Here are some excellent questions from Katerina, first about “Divided by Infinity,” which explores an old favourite of SF–the double-edged sword of immortality, first explored in Jonathan Swift’s Gulliver’s Travels. The second part goes back to some of our earlier readings, but offers a great synopsis of larger issues in SF.
Katerina: “Is anyone truly important in a universe like the one described in “Divided By Infinity”? The arguments made in “You Will Never Die” would imply that anyone – and everyone – could be the being awoken by these futuristic aliens. Therefore, can any achievement or individual be considered valuable in such a universe? Is ANYTHING valuable in such a universe? Or does that mean that EVERYTHING/EVERYONE is significant?
Is the immortality depicted in “Divided By Infinity” really immortality? Numerous times throughout the story, Bill states that “it’s not me” about alternate versions of himself. So is the immortality described in “You Will Never Die” really immortality at all? Wouldn’t it require him being conscious of the transfer to truly be the “me” he’s describing continuing on, which does not seem to be what the story is describing?
Is immortality an improvement? We see Bill awaken 10,000 years in the future to a life with no other humans or beings that interact with him, and his best bet is to be eaten alive. He is clearly lonely and seems less happy than he would have been dead. And frankly, it seems that this would be the fate of any individual who lived infinitely long. Was Deirdre right when she said the theories in “You Will Never Die” are a horror show? Could the book be arguing against the value of the afterlife, the soul, or even God? It seems to be, as Bill is “punished” in his immortality and left alone in this ever stranger and stranger world.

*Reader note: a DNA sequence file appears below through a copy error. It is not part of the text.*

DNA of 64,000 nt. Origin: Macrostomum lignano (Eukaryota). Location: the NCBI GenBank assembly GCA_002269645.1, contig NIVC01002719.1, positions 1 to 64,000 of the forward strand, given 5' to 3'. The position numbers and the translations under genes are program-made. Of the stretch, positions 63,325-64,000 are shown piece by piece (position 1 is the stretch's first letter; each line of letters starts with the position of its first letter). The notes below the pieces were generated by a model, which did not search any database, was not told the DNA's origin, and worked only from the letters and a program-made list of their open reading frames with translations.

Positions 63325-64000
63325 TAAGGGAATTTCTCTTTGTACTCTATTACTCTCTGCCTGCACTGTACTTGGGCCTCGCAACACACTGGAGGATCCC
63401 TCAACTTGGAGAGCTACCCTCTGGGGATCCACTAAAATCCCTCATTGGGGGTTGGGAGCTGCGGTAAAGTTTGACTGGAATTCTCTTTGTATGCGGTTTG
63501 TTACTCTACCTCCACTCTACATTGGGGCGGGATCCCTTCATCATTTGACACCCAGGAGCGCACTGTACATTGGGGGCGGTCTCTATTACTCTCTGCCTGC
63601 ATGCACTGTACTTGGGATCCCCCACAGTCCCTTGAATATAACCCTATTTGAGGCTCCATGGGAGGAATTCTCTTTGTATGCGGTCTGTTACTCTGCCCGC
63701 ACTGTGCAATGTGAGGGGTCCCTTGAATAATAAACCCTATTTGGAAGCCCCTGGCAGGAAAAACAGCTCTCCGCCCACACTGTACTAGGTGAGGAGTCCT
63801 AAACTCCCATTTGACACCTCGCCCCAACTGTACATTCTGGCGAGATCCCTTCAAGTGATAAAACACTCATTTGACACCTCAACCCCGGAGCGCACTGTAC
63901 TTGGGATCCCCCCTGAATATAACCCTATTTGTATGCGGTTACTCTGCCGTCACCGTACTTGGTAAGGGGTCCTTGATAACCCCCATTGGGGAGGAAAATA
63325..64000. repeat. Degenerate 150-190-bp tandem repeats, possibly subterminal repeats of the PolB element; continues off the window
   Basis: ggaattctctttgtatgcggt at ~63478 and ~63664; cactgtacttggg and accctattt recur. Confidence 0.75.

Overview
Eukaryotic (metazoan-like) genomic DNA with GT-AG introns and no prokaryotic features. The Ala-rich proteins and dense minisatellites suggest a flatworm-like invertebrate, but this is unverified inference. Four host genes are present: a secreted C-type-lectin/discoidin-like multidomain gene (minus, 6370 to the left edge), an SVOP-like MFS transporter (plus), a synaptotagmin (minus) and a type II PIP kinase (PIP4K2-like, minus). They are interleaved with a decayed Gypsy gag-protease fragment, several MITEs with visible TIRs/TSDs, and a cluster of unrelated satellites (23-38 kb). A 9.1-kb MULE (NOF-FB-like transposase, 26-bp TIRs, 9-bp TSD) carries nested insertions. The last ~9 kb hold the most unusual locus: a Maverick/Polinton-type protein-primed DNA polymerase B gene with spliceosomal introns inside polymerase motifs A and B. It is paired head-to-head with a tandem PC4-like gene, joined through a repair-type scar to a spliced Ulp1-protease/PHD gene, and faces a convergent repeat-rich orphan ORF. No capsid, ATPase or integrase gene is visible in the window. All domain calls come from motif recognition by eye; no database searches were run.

What is the meaning behind science fiction characters not having children? I only realized this for the first time while reading “Divided By Infinity”. Bill and Deirdre are said to not have children, Lenny explicitly says he never had children, Mary/Selena in Galapagos never have children, and the entire society featured in Brave New World does not reproduce. It seems that the characters who affect the most change in their stories are child-free. I tried to do a simple Google search to find any relevant articles, but all I found was a transcript of a panel discussion between science fiction authors (http://www.lysator.liu.se/lsff/mb-nr19/Children_in_Science_Fiction.htm) discussing the subject. How would it affect the story to include the protagonists having children? What is the significance of children characters?
What is the significance of literature in science fiction? Bill is stated to have an interest in reading/learning, and characters across most works we read this semester are similar in this regard (John the Savage, Lenny, Victor/Henry, Mary Hepburn, etc). Are writers simply writing about what they know? Is science fiction meant to be more “intelligent” and complex and therefore, the characters have to be intelligent? Is there a deeper meaning?
What is the significance of suicide in science fiction? Many characters across the works we have studied this semester commit or desire to commit suicide. Bill attempts several times, and Selena/Hisako and John the Savage all commit suicide over the course of their stories. The Monster at the end of Frankenstein even implies that he will. Suicide seems to relate to characters whose lives or societies have drastically changed. Is suicide thus meant to demonstrate how badly people adapt to new situations/societies? Is it meant to show how vulnerable and unexceptional humans are, compared to other more adaptable species? Or does it suggest that we bear greater burdens because we are such an exceptional species?
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